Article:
Francesca Marsden, senior regional manager at Amazon, Andy Street, Mayor of the West Midlands, Ian McDermott, of Birmingham Tree People, Jeff Grant, West Midlands Combined Authority's Forest Partnership coordinator, and Harry Munt, urban forest technician at Treeconomics, at Loxton REC Play Park in Birmingham. Photo by WMCA

Tree Planting

Introduction to Tree Planting

A small tree, with a few bright green leaves, sprouting in a forest with a thick, rich soil bed. Stock tree planting image.
stock tree planting image

Think of the tree you purchased as a lifetime investment. How well your tree and investment grows depends on the type of tree and location selected for planting, the care provided when the tree is planted, and the follow-up care the tree receives after planting, through the early years.

You can find out more about species, location, and caring for trees on our Tree Selection and Tree Care pages.

The ideal time to plant trees and shrubs is during the dormant season. In the autumn after leaf drop, or early spring before bud-break. Weather conditions are cool and allow trees to establish roots in the new location, before spring rains and summer heat stimulate new top growth.

stock tree planting image

Container-grown trees properly cared for in the nursery or garden centre, given the appropriate care during transport to prevent damage, can be planted throughout the growing season. Proper handling during planting is essential to ensure a healthy future for new trees and shrubs. Before you begin planting your tree, be sure you have had all underground utilities located prior to digging.

circle removing during tree planting
circle removing during tree planting

If the tree you are planting is root-balled or bare rooted, it’s important to know that the tree’s root system has been reduced by 90-95% of its original size during transplanting. As a result of the trauma caused by the digging process, trees will exhibit what is known as transplant shock.

Trees in containers may also experience transplant shock, particularly if they have circling roots that must be cut. Transplant shock is indicated by slow growth and reduced vigour following transplanting. Proper site preparation before and during planting, coupled with good follow-up care, reduces the amount of time the plant experiences transplant shock, and allows the tree to quickly establish in its new location. Carefully follow the nine simple steps below, and you can significantly reduce the stress placed on the plant during planting.

It’s better to put a £100 tree in a £200 hole than a £200 tree in a £100 hole.

Ian McDermott

Tree canopy stock image for tree planting

A Step-by-Step Guide to Tree Planting

Step 1: Dig a shallow, broad planting hole
Root ball diagram for proper tree planting
Root ball diagram for proper tree planting

Make the hole wide, as much as three times the diameter of the root ball but only as deep as the root ball. It is important to make the hole wide because the roots on the newly establishing tree must push through surrounding soil in order to establish.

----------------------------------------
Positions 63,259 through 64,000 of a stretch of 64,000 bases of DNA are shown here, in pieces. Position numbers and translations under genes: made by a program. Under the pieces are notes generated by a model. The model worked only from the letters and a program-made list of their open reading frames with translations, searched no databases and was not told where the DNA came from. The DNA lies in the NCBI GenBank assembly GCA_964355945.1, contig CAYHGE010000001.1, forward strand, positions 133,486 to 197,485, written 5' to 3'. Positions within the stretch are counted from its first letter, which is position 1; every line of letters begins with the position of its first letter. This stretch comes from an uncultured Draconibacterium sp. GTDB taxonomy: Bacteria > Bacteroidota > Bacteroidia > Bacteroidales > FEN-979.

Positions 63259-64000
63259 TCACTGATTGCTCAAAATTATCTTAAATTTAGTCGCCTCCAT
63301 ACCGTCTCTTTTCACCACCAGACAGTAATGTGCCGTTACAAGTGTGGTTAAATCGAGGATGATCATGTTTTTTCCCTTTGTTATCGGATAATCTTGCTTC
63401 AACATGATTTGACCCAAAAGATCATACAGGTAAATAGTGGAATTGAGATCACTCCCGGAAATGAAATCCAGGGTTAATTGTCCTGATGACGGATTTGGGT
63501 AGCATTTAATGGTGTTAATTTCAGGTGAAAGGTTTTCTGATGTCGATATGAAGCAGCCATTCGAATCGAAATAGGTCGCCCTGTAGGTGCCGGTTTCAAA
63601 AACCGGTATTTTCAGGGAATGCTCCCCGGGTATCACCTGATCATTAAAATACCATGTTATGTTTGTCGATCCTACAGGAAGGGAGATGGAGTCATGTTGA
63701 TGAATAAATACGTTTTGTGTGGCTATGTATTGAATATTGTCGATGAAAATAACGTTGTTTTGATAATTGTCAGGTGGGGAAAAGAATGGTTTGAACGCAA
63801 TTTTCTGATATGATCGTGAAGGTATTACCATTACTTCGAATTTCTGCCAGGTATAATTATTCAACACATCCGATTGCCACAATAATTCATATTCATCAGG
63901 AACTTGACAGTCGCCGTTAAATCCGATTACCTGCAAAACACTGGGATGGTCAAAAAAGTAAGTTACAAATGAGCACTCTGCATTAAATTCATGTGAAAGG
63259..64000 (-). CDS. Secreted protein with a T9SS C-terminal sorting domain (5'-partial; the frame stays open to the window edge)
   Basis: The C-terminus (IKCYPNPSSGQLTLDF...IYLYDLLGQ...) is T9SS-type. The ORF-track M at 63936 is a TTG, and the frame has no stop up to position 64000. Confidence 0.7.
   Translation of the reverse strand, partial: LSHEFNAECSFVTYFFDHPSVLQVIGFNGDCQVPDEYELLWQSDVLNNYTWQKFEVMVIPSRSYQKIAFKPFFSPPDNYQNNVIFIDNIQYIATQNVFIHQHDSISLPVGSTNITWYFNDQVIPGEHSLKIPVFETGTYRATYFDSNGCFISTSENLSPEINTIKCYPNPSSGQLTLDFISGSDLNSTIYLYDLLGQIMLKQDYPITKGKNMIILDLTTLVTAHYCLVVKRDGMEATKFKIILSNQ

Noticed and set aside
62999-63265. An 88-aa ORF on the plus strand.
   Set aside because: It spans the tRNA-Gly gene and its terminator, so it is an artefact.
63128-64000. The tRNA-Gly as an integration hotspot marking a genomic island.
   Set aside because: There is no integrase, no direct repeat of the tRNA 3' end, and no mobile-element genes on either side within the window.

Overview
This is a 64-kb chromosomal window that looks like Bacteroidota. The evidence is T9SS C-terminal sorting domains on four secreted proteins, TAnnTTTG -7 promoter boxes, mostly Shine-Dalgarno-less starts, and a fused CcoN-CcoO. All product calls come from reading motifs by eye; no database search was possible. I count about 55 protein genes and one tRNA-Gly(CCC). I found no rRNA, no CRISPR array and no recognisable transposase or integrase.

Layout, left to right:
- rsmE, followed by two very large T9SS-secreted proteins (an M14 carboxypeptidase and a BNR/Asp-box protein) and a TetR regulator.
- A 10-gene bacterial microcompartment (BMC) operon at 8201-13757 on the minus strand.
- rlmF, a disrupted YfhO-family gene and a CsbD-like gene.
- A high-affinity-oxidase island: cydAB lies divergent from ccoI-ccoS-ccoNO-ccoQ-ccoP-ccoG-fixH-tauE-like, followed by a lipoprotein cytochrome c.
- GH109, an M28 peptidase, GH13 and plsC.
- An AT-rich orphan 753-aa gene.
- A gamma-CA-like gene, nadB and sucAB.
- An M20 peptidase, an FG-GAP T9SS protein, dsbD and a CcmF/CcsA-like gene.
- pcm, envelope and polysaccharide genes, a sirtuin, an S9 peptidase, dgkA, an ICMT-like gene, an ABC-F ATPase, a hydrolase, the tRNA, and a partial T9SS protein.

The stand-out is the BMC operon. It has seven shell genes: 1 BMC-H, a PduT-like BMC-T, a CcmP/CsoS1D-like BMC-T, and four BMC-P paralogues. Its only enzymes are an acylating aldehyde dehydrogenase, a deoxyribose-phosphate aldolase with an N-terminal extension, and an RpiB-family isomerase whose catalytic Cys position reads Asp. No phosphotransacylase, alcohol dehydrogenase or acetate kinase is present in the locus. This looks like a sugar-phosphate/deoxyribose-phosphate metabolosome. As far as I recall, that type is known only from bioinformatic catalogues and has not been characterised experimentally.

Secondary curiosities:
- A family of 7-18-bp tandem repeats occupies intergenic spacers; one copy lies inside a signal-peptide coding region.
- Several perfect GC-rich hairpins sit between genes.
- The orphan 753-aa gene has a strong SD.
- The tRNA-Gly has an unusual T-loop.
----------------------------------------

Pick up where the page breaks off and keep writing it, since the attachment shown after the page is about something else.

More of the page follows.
On most planting sites in new developments, the existing soils have been compacted and are unsuitable for healthy root growth. Breaking up the soil in a large area around the tree provides the newly emerging roots room to expand into loose soil to hasten establishment. Don’t forget to check overhead – if the canopy would grow into cable or other obstructions, it may be better to find a more suitable location before you begin.

Step 2: Identify the trunk flare
Bare root diagram for tree planting
Bare root diagram for tree planting

The trunk flare is where the roots spread at the base of the tree. The flare should be partially visible after the tree has been planted (see diagram, left). If the trunk flare is not partially visible, you may have to remove some soil from the top of the root ball, so you can find it to determine how deep the hole should be for proper planting for a healthy tree.


Step 3: Remove tree container for containerised trees

Carefully cutting down the sides of the container may make this easier. Inspect the outer area of the root ball for circling roots and cut or remove them. In extreme cases of root girdling, you are advised to reject the tree. Expose the trunk flare, if necessary.

good and poor quality root ball trees for tree planting
good and poor quality root ball trees for tree planting
This is what happens when plastic burlap is not removed, that’s why this method is not recommended, source:
Root growth and wire baskets
Root growth and wire baskets during tree planting can sometimes end up looking like this

Step 4: Place the tree at the proper height

Before placing the tree in the hole, check to see that the hole has been dug to the proper depth, but no more. The majority of the roots on the newly planted tree will develop in the top 30cm of soil. When the tree is planted too deeply, new roots have difficulty developing due to a lack of oxygen.